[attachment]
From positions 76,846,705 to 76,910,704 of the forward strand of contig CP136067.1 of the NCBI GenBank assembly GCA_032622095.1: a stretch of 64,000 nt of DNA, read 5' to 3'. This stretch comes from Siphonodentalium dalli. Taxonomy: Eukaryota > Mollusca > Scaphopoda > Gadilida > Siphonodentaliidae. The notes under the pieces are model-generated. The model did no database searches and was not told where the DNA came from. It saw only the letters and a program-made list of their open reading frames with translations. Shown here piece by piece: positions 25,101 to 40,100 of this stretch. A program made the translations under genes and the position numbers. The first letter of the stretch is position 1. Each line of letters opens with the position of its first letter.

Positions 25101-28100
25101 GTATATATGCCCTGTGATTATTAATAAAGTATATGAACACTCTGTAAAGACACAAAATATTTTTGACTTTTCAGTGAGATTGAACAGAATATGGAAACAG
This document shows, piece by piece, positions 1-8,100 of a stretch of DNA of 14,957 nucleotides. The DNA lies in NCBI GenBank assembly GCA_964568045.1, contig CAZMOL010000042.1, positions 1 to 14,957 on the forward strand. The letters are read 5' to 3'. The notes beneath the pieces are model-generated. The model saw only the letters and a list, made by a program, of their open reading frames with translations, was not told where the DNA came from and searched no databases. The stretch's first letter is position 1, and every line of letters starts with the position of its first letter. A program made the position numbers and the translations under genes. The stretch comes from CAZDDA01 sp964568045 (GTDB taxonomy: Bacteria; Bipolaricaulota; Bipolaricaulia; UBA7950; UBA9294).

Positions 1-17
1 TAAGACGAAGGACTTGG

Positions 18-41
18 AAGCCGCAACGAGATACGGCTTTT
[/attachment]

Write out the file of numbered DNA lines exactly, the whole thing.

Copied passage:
From positions 76,846,705 to 76,910,704 of the forward strand of contig CP136067.1 of the NCBI GenBank assembly GCA_032622095.1: a stretch of 64,000 nt of DNA, read 5' to 3'. This stretch comes from Siphonodentalium dalli. Taxonomy: Eukaryota > Mollusca > Scaphopoda > Gadilida > Siphonodentaliidae. The notes under the pieces are model-generated. The model did no database searches and was not told where the DNA came from. It saw only the letters and a program-made list of their open reading frames with translations. Shown here piece by piece: positions 25,101 to 40,100 of this stretch. A program made the translations under genes and the position numbers. The first letter of the stretch is position 1. Each line of letters opens with the position of its first letter.

Positions 25101-28100
25101 GTATATATGCCCTGTGATTATTAATAAAGTATATGAACACTCTGTAAAGACACAAAATATTTTTGACTTTTCAGTGAGATTGAACAGAATATGGAAACAG
This document shows, piece by piece, positions 1-8,100 of a stretch of DNA of 14,957 nucleotides. The DNA lies in NCBI GenBank assembly GCA_964568045.1, contig CAZMOL010000042.1, positions 1 to 14,957 on the forward strand. The letters are read 5' to 3'. The notes beneath the pieces are model-generated. The model saw only the letters and a list, made by a program, of their open reading frames with translations, was not told where the DNA came from and searched no databases. The stretch's first letter is position 1, and every line of letters starts with the position of its first letter. A program made the position numbers and the translations under genes. The stretch comes from CAZDDA01 sp964568045 (GTDB taxonomy: Bacteria; Bipolaricaulota; Bipolaricaulia; UBA7950; UBA9294).

Positions 1-17
1 TAAGACGAAGGACTTGG

Positions 18-41
18 AAGCCGCAACGAGATACGGCTTTT